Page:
“Humor me.”

She paused. “Yes, I would.”

“How many more tries would you give it?”

“Assuming I had infinite amounts of money?”

“Oh, please. You and your husband own a fertility clinic. You practically get IVF for free.”

“That point aside,” she replied, “I think I’d give it two or three more tries. We’d tweak your treatment after each cycle, assuming they don’t work. If you don’t get pregnant in three tries, then we’d look more aggressively at why. And maybe try something else.”

“Are you saying pregnant as just a positive beta?”

“Yes.”

“And as long as I can get positive pregnancy tests, you wouldn’t change anything.”

“We’d run tests if you had another loss. Maybe we’d look at having you take baby aspirin or continuing the progesterone a little longer into the pregnancy. But for the most part, I’m pleased with what I’ve seen from you.”

“Right up until I lost my baby and ruined the success rate for your clinic.”

“Right up ’til then, yes,” she replied with a slight smile. “Obviously I was devastated for you and Ben, but I have no reason to think we can’t get you pregnant again.”

“But there are no guarantees.”

“Right.”

“So…what if we fail?”

“I don’t like to think of it as failure.”

“Oh, okay. What word would you prefer? I wouldn’t want to bruise your sensitive ego.”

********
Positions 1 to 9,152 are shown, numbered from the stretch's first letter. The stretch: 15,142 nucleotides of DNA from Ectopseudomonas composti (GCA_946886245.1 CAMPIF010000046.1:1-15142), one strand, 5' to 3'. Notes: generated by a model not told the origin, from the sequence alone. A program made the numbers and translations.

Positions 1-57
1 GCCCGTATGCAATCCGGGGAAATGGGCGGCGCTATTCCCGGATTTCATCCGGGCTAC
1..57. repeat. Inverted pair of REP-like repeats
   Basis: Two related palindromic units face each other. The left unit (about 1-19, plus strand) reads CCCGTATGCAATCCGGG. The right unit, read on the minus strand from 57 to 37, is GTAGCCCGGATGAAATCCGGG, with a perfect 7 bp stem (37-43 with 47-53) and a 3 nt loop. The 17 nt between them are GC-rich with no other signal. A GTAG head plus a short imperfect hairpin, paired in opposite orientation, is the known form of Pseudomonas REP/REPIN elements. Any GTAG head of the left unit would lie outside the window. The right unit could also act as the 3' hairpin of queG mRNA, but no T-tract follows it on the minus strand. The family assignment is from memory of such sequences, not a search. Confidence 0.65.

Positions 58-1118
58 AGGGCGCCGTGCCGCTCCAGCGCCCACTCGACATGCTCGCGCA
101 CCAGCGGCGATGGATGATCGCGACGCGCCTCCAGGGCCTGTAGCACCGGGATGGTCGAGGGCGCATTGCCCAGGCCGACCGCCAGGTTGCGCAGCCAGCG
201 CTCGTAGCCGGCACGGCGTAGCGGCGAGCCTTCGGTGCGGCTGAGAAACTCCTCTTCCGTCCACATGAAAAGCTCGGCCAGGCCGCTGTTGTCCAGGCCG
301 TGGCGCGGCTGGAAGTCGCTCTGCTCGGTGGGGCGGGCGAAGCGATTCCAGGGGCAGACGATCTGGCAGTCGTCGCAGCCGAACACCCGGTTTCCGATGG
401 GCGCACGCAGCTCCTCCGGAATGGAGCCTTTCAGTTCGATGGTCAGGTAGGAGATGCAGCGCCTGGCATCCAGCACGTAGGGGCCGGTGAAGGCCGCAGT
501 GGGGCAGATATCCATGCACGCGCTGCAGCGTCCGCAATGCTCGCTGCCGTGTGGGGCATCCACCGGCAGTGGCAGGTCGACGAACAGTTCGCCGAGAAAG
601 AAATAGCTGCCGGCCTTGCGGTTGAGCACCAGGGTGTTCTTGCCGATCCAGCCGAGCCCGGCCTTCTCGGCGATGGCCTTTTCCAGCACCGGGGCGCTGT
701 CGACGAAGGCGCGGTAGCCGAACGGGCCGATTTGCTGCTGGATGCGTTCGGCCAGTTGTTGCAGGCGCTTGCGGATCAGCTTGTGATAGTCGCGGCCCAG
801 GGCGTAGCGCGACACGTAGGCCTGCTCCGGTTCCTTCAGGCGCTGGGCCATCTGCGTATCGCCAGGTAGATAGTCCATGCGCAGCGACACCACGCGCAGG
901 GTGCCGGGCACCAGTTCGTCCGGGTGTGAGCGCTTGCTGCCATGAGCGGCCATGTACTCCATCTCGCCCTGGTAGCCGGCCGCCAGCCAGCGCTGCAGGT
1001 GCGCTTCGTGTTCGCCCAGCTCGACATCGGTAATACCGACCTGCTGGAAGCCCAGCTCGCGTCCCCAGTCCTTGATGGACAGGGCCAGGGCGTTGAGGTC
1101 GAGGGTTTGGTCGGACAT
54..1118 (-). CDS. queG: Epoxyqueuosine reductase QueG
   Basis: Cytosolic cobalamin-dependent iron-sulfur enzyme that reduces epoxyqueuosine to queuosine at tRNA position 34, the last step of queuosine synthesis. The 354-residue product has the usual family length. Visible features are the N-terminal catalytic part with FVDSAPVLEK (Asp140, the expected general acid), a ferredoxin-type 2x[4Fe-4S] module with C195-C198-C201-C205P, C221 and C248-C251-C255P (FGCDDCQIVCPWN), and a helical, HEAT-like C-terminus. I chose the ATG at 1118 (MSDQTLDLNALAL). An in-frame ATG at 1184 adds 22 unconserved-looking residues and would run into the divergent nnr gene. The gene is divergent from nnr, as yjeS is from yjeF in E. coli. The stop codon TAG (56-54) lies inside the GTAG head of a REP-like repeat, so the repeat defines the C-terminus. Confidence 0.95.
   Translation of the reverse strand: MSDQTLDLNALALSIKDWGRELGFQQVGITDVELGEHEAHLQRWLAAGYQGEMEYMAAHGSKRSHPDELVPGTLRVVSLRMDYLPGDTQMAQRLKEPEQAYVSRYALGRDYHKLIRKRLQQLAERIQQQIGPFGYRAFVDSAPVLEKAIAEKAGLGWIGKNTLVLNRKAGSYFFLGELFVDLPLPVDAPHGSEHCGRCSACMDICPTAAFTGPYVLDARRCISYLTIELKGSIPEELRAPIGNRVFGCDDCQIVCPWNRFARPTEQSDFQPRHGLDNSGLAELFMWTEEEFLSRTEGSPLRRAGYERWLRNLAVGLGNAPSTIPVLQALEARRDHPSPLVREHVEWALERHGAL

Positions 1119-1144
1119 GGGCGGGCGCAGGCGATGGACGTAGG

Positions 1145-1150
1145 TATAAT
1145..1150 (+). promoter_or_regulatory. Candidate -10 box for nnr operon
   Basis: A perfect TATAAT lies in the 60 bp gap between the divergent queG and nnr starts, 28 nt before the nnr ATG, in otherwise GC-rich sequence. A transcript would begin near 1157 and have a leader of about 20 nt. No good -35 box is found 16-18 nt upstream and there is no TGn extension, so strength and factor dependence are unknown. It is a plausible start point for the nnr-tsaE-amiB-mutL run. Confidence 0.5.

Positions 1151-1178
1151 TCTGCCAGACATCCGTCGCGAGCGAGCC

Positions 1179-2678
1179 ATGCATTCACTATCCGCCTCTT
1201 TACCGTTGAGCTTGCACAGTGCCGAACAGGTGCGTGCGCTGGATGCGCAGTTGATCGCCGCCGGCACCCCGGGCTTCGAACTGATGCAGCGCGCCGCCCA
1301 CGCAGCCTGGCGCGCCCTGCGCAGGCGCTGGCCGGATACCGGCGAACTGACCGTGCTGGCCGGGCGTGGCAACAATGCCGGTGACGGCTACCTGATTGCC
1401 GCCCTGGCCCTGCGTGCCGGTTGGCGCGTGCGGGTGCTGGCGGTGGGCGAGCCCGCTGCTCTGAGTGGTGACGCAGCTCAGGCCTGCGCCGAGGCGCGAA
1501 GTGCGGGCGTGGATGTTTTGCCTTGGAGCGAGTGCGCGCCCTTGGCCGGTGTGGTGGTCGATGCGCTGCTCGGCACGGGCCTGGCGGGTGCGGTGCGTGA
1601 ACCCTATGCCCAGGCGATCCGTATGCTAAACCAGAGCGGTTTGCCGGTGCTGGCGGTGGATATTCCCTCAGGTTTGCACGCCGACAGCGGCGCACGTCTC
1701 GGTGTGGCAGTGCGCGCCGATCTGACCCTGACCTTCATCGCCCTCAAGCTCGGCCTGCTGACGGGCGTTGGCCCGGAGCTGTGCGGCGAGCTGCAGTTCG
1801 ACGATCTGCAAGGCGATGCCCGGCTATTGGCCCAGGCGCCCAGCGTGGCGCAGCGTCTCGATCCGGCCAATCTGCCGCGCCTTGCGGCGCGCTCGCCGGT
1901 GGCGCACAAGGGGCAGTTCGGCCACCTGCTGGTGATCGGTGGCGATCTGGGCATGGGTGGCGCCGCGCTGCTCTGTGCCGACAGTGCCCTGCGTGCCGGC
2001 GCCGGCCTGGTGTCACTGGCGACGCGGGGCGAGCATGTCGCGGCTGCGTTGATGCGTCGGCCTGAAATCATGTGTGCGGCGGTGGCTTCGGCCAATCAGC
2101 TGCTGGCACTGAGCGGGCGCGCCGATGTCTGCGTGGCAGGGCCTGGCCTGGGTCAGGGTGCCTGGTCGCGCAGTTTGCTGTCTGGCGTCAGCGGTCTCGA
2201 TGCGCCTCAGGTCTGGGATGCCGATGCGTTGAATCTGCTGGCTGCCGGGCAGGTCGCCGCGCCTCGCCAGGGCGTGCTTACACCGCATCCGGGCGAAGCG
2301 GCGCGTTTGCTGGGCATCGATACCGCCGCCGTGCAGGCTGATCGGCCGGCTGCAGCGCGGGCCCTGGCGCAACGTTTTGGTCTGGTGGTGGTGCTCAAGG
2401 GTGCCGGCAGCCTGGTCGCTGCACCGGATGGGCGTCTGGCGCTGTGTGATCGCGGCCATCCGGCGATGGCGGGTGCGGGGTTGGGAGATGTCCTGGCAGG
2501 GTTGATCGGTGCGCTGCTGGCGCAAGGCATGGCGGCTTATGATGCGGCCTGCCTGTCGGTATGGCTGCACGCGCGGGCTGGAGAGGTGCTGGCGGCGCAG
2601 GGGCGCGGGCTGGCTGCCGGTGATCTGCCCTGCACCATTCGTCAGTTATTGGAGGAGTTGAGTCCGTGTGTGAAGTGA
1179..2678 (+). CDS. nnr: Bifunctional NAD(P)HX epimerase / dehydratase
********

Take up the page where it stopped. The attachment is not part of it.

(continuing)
Dr. Gray laughed. “Let’s just say don’t succeed.”

“As if it’s a totally different thing from failure.”

“Yes.”

“All right, and if we don’t succeed?”

“Well, have you thought about adoption?”

“Of course I have.”

“And?”

“I don’t think it’s for me. I don’t know Ben’s thoughts on the subject, but I have to think that if either of us considered adoption as a solution, we would have done it. Or, I guess, started the paperwork. There’s something about adoption that feels like I’d be waiting around for other people to make things happen. I like being able to control my fertility. Well, as much as I can. And I’d feel like I was taking someone else’s child. I don’t know if I can get over that.”

“I know it’s scary to get back on the horse after a loss like this,” Dr. Gray said. “I wouldn’t blame you if you were too scared to keep going.”

“Do you think another loss might make me lose my mind?”

“That’s a question for a mental health professional, not a reproduction specialist.”

“Should I be in therapy?”

“Do you think you need therapy?”

I shrugged. “I’m better now than I was. Right afterward, right after we lost him, I probably did. But I feel different now. Motivated? Determined?”

“Is that how you’re going to try to get through more treatment? Determination?”

“Well, I’ve got to do something. I want to be a mother. A mother of a living, breathing child. I guess that’s what’s going to get me through this.”

“How is Ben? What’s going to get him through this?”

“He wants to be a parent at least as much as I do.”

“Is he ready to try again?”

“I don’t know. Part of me isn’t sure I’m ready, but at least now I can go to him and tell him what you and I talked about, and we’ll figure it out together.”

“You don’t have to start right away. You can take some time to get used to the idea of coming back.”

“We’ve had plenty of break time. If we’re going to do this again, we’ll have to start before either of us chickens out.”

“I don’t want you to get your medication and the needles and rethink your decision.”

“Once we have a child, it’s totally worth all of this, right? The pain and the ungodly sums of money?”

“Totally worth everything.”